Three family members charged with take off their tracking bracelets and go on the run after being convicted in an $18 million COVID-19 relief fraud case have been captured in Montenegro, federal authorities said on Wednesday.
Richard Ayvazyan, 43, his wife and co-defendant Marietta Terabelian, 37, and his sister-in-law Tamara Dadyan, 42, were arrested in the small mountainous country in southeastern Europe on Tuesday, NBC News reported.
They have been missing since August 29.
The three were among eight family members convicted of stealing more than $18 million in COVID relief loans and using the money for lavish spending, like down payments on luxury homes, designer handbags, clothing and a Harley-Davidson motorcycle.
It was not immediately clear how their extradition to the United States might proceed.
the FBI had no immediate comment.
The bizarre story has been from the start.
In November 2021the Ayvazyan and Terabelian couple were sentenced by the court despite a no-show, which their family say was due to them being abducted – apparently to prevent them from disclosing the identities of the accomplices who are not charged , according to court documents.
The FBI, however, said the married couple, faced with the possibility of spending years behind bars, removed their location-tracking devices, left a note for their children and fled their Encino home together. The next day, a Los Angeles judge signed warrants for their arrest.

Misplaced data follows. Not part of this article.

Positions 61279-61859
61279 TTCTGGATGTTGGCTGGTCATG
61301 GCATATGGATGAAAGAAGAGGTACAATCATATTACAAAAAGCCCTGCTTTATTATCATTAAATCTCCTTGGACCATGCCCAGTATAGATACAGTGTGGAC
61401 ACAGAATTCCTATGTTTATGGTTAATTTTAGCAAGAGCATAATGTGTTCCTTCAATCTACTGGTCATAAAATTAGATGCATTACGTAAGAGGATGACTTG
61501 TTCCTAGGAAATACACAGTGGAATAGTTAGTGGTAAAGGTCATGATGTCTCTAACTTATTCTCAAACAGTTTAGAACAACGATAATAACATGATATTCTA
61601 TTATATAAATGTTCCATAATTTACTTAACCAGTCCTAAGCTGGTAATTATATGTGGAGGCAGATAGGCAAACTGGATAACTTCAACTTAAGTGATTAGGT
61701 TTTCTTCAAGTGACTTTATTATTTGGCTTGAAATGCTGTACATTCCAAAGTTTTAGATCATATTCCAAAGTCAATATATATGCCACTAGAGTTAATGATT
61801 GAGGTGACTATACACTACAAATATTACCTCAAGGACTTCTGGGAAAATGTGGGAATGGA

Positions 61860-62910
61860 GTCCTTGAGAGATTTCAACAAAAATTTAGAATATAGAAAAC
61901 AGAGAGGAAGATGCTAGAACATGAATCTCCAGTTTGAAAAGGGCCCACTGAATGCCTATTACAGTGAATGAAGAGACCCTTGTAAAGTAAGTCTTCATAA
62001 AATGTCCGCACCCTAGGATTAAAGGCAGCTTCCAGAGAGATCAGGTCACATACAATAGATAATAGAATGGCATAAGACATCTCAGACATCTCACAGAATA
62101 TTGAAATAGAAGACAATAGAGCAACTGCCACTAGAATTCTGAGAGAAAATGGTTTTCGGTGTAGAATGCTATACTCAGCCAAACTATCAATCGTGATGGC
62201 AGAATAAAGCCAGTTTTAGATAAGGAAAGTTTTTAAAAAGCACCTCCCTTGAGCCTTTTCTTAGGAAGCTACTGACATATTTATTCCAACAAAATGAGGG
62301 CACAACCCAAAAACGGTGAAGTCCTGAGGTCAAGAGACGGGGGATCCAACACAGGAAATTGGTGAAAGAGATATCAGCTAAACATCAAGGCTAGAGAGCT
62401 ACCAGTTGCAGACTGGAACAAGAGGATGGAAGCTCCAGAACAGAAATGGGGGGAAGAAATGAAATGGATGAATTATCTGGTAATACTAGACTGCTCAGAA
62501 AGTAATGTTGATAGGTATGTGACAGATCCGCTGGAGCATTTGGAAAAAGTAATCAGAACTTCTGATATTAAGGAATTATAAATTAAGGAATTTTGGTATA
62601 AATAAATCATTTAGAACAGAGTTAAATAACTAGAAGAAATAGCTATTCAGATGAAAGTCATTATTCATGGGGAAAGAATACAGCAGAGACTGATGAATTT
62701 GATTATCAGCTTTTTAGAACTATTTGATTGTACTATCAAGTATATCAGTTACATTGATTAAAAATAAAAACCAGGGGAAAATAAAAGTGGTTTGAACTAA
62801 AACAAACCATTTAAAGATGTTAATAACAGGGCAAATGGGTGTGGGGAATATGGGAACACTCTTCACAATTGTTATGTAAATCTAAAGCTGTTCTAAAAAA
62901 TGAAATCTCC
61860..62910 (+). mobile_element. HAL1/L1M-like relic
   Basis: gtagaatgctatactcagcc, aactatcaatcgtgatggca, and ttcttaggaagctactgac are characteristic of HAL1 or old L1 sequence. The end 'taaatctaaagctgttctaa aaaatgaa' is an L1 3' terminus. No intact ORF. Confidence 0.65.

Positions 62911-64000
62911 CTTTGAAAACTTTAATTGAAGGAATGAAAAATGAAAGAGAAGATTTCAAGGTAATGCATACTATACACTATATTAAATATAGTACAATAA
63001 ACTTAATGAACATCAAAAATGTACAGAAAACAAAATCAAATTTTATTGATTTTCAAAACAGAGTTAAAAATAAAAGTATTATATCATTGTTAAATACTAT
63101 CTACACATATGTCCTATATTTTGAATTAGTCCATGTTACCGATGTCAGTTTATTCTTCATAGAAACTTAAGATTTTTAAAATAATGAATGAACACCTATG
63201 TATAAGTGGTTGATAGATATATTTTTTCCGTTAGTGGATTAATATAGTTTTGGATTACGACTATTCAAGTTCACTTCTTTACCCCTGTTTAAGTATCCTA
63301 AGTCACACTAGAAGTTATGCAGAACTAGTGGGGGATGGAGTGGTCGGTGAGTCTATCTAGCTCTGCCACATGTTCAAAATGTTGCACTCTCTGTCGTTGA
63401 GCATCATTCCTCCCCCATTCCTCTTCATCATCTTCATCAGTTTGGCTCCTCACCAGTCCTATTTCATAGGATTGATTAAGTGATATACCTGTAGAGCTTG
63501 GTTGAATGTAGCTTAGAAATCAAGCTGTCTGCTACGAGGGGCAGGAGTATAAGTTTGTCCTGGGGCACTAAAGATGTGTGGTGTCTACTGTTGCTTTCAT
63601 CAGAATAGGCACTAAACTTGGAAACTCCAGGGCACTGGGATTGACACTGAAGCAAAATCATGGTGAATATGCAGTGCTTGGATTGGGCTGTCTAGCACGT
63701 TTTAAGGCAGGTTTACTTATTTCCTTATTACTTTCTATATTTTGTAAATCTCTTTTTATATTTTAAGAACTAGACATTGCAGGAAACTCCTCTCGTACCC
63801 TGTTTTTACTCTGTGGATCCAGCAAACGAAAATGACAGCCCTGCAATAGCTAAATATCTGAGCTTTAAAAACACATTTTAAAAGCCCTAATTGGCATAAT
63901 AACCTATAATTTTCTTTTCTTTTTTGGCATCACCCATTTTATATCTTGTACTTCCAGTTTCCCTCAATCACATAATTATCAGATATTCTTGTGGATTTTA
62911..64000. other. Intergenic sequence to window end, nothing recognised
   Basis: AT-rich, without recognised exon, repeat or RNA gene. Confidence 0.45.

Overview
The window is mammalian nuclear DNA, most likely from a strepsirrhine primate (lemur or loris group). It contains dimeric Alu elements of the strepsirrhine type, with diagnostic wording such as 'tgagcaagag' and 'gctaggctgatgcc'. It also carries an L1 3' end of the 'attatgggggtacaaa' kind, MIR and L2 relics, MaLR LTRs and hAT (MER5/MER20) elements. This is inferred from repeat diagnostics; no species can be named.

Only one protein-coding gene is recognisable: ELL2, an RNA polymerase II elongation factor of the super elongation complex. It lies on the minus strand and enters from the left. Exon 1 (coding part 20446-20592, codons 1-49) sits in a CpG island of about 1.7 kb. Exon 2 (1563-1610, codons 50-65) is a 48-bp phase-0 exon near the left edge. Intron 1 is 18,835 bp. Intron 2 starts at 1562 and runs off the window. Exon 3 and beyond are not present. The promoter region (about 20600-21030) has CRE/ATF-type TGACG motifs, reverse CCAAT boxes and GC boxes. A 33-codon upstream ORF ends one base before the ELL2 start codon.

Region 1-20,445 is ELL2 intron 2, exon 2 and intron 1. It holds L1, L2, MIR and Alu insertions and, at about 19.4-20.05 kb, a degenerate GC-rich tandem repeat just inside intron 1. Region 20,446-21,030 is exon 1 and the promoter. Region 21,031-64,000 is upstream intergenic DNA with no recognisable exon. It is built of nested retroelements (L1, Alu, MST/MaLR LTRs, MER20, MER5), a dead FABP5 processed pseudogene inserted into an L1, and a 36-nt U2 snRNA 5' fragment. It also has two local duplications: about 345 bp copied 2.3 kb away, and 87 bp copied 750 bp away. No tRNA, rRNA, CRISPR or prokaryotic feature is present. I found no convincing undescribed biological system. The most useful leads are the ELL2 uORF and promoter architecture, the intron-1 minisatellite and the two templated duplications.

In November, Ayvazyan was sentenced to 17 years in federal prison and his wife to six years, according to the US Attorney’s Office. Ayvazyan was the alleged mastermind behind the criminal network.
The couple and two relatives were convicted in June 2021 of conspiring to submit fraudulent loan applications under which they and others obtained more than $18 million in Paycheck Protection Program funds and disaster loans, which they used to make down payments on luxury homes in Tarzana, Glendale and Palm Desert, and to purchase other high-end items such as gold coins, diamonds, jewelry, luxury watches, imported furniture, designer handbags, clothing and a Harley-Davidson motorcycle.
Ayvazyan “victimized elderly people (including people with disabilities), deceased people and foreign students who had only spent a few months in the United States years ago and now lived thousands of miles away in a country stranger,” prosecutors wrote.
The defendants were convicted of conspiracy to commit bank fraud and wire fraud, wire fraud, bank fraud and conspiracy to commit money laundering.
Ayvazyan was also found guilty of aggravated impersonation.
The federal jury in Los Angeles determined that the defendants should forfeit bank accounts, jewelry, watches, gold coins, three homes and approximately $450,000 in cash, according to the U.S. attorney’s office.
Evidence showed that the defendants used fake or stolen identities to submit fraudulent loan applications. To support the claims, the defendants also submitted false documents to the lenders and the Small Business Administration, including false identification documents, tax documents and payroll records, prosecutors said.
Ahead of the verdict, four accomplices pleaded guilty to criminal charges in the case.